Bulgarian split squats, also known as rear foot elevated split squats, were popularized in the 1980s by Bulgarian weightlifting coach Angel Spassov. This gnarly single-leg squat variation is revered by all who do them, and for dang good reasons.
I won’t deny that back squats and deadlifts are sexy — like, ruin three months of your life because you knew she was crazy but you didn’t care, kind of sexy. I’m not at all speaking from experience. They’re also productive; I’m not raggin’ on them. But the truth is we spend most of our lives on one leg. So, training on one leg is essential if you want to be a strong, useful human being.
The Bulgarian split squat builds nasty amounts of single-leg strength. But wait! There’s more!
They’re also great for hip mobility conditioning. The hip of the non-working leg is held under stretch for the entire movement, and the movement teaches each side of your pelvis to work independently. Both are a big win for overall hip mobility.
How To Do Them
Success begins with the setup. First, find a rear foot support that’s the appropriate height for you. Use a bench, a box, or a standard like the one featured in the photos that will allow you to rest your non-working rear foot while also allowing your knee to reach the ground. This height provides the sweet spot of balance support and range of motion.
Next, set your front foot so you can maintain your weight in the center of the foot throughout the movement. You must also keep your shin vertical, or slightly less than vertical, in the bottom position. If your heel comes up when you go down, your front foot is too close to your rear foot support. If your knee is behind your ankle in the bottom position, your front foot is too far from your rear foot support.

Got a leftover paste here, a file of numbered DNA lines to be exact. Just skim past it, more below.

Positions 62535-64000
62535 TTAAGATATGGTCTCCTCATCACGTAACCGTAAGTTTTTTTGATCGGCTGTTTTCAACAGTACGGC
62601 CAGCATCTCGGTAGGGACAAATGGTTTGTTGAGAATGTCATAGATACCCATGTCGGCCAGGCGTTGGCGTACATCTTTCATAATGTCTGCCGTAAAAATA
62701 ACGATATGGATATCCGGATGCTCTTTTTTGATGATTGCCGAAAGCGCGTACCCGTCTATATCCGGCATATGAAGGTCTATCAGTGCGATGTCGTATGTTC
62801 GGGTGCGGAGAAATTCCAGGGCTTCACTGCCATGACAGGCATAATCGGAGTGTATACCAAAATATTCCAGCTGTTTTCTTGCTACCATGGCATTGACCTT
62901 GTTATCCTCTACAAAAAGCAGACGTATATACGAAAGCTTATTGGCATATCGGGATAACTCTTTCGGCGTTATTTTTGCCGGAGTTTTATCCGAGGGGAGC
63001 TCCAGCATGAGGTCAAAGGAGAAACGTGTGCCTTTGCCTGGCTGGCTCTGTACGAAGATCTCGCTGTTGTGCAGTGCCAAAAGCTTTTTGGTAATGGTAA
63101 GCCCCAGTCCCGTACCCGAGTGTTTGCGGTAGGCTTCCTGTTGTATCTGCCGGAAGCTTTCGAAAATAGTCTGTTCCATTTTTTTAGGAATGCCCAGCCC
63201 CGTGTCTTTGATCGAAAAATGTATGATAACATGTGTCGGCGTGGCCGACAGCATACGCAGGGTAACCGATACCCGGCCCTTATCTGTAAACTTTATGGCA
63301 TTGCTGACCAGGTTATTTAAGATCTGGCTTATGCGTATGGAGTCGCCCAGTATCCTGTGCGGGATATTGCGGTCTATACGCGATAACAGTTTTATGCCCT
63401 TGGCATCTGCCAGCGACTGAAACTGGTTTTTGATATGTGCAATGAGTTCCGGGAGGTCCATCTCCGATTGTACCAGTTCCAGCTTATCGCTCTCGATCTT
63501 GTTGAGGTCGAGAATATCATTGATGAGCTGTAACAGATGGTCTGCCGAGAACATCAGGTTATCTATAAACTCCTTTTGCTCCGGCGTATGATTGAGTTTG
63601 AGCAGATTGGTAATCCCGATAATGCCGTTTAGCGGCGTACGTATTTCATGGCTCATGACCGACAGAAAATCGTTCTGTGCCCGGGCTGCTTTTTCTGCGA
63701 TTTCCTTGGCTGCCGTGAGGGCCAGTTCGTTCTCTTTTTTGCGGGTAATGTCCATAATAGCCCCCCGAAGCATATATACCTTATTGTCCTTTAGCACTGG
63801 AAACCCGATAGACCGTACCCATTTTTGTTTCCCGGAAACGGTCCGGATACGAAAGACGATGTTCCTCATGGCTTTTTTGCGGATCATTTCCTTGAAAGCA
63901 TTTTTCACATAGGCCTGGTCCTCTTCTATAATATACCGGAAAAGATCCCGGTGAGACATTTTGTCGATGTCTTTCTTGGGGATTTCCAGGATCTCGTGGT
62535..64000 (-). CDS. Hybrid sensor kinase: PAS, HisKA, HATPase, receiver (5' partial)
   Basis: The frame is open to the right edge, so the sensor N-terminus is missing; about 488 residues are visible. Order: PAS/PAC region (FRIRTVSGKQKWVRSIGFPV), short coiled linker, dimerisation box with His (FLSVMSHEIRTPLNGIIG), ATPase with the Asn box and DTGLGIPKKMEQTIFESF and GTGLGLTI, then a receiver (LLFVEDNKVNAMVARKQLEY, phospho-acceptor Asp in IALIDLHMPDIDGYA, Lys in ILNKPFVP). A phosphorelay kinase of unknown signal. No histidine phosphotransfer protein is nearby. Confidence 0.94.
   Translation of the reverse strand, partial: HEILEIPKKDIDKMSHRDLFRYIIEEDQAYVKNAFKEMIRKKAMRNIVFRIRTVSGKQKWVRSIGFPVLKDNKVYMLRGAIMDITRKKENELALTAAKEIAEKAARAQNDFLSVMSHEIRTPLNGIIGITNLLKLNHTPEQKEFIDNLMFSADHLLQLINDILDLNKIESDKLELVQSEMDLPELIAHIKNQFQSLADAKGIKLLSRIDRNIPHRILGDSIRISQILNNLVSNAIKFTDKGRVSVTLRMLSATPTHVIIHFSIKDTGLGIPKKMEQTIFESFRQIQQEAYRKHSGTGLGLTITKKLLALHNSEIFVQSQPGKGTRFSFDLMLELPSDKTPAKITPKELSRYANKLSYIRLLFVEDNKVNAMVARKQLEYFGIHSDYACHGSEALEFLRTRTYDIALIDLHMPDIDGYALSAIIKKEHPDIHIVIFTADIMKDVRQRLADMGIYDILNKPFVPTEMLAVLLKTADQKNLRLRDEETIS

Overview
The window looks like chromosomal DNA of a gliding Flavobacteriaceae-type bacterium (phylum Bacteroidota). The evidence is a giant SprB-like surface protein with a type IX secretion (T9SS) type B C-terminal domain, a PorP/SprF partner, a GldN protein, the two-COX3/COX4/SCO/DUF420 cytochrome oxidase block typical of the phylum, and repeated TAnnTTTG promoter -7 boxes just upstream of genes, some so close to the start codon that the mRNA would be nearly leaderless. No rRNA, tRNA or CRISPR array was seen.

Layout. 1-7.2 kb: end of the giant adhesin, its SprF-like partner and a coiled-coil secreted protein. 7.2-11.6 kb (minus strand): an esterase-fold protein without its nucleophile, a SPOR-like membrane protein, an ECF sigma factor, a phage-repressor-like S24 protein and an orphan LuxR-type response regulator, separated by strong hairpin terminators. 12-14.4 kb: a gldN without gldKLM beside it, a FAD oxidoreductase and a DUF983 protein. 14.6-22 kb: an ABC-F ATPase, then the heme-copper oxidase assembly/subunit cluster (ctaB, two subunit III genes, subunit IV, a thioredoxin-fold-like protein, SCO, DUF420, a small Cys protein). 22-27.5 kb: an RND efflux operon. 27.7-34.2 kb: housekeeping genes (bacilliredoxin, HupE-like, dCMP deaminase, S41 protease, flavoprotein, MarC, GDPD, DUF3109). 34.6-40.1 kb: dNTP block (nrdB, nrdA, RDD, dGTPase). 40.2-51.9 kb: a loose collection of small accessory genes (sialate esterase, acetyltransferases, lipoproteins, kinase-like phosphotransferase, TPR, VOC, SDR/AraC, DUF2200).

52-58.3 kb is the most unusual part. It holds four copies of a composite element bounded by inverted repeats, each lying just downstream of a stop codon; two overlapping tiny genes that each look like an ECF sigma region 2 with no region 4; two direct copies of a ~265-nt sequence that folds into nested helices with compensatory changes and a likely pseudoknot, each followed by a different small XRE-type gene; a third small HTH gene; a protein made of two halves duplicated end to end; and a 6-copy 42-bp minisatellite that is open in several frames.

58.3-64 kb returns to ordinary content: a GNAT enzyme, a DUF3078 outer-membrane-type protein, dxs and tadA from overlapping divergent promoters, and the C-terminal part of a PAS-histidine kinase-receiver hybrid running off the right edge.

Once that part of the setup is sorted, the movement is simple.
From the starting position (standing), sink down until your back knee is just above the ground. Then, drive through the center of your front foot until you return to the starting position with your leg locked out.
It’s okay if your torso leans forward slightly, but it should maintain the same amount of lean throughout the movement — meaning you shouldn’t lean over more as you descend into the bottom position. Imagine that you’re on an elevator, and you’re going straight down and straight up.
Loading Bulgarian Split Squats
It’s easy to add weight to these puppies in a few different ways.
The old standby is holding a dumbbell in each hand (above). You can handle heavy weight with dumbbells, and it’s easy to balance during setup. Load this variation up, do low reps, or grab lighter dumbbells and hit high reps. You can’t go wrong.
A goblet hold with a kettlebell is also effective, but arm and upper-back strength is a limiting factor for adding weight. Use this variation if you’re cranking out reps.
The third popular option is to load them with a barbell across the shoulders (like the video above) in either the back squat or front squat position. Each of these variations allows for lots o’ weight to be hoisted. This is the best option if you want to get after low reps and push your strength. But be aware that balance and setup with the barbell is a son of a bitch. If you’re new to Bulgarian split squats, break yourself in using one of the other two variations before progressing to the barbell.
Including Bulgarian Split Squats in a Training Program
Bulgarian split squats are versatile. They work as the main event of a lower-body strength session, and they are also a great assistance exercise. Where they fit in your training depends on your goals and your movement ability.
If bilateral (done with two feet) squatting variations like back squats, front squats, and goblet squats are a no-go for you, load up Bulgarian split squats in 3 to 5 sets of 2 to 6 reps per side. Truth be told, split squats work as a main lower-body strength exercise, even if you’re good to go with bilateral squats. We need to train intensely on both legs and on one leg. If your goal is to be strong and balanced on each side of your body, loading them up as your main lift is a killer option.
If your goal is to add mass to your legs, Bulgarian split squats can be used as an assistance exercise that follows your main strength movement, whether your main lift for the day is a deadlift or a squat.
Mass is built by increasing training volume. Bulgarian split squats add appreciable training volume because each leg is trained individually. The bonus is that you can use heavier weights than most other single-leg exercises. To do this effectively, use mid-range sets of 6 to 12 reps per side, hitting 18 to 40 total reps per side during a workout.